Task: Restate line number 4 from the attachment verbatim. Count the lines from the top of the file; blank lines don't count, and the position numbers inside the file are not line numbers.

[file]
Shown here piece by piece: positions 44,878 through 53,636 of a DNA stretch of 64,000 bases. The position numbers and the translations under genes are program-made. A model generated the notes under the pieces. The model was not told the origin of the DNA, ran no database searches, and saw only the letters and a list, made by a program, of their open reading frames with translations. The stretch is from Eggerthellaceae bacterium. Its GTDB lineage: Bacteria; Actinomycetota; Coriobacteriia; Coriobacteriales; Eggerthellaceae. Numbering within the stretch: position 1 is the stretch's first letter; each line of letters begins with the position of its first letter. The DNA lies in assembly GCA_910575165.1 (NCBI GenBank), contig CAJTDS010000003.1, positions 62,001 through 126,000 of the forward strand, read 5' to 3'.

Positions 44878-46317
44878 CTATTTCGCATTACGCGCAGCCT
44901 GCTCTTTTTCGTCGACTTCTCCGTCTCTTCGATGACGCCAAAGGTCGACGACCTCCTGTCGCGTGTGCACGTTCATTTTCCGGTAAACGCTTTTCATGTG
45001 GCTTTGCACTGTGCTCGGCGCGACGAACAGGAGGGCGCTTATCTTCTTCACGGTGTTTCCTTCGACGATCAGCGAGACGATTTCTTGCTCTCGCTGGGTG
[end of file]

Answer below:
44901 GCTCTTTTTCGTCGACTTCTCCGTCTCTTCGATGACGCCAAAGGTCGACGACCTCCTGTCGCGTGTGCACGTTCATTTTCCGGTAAACGCTTTTCATGTG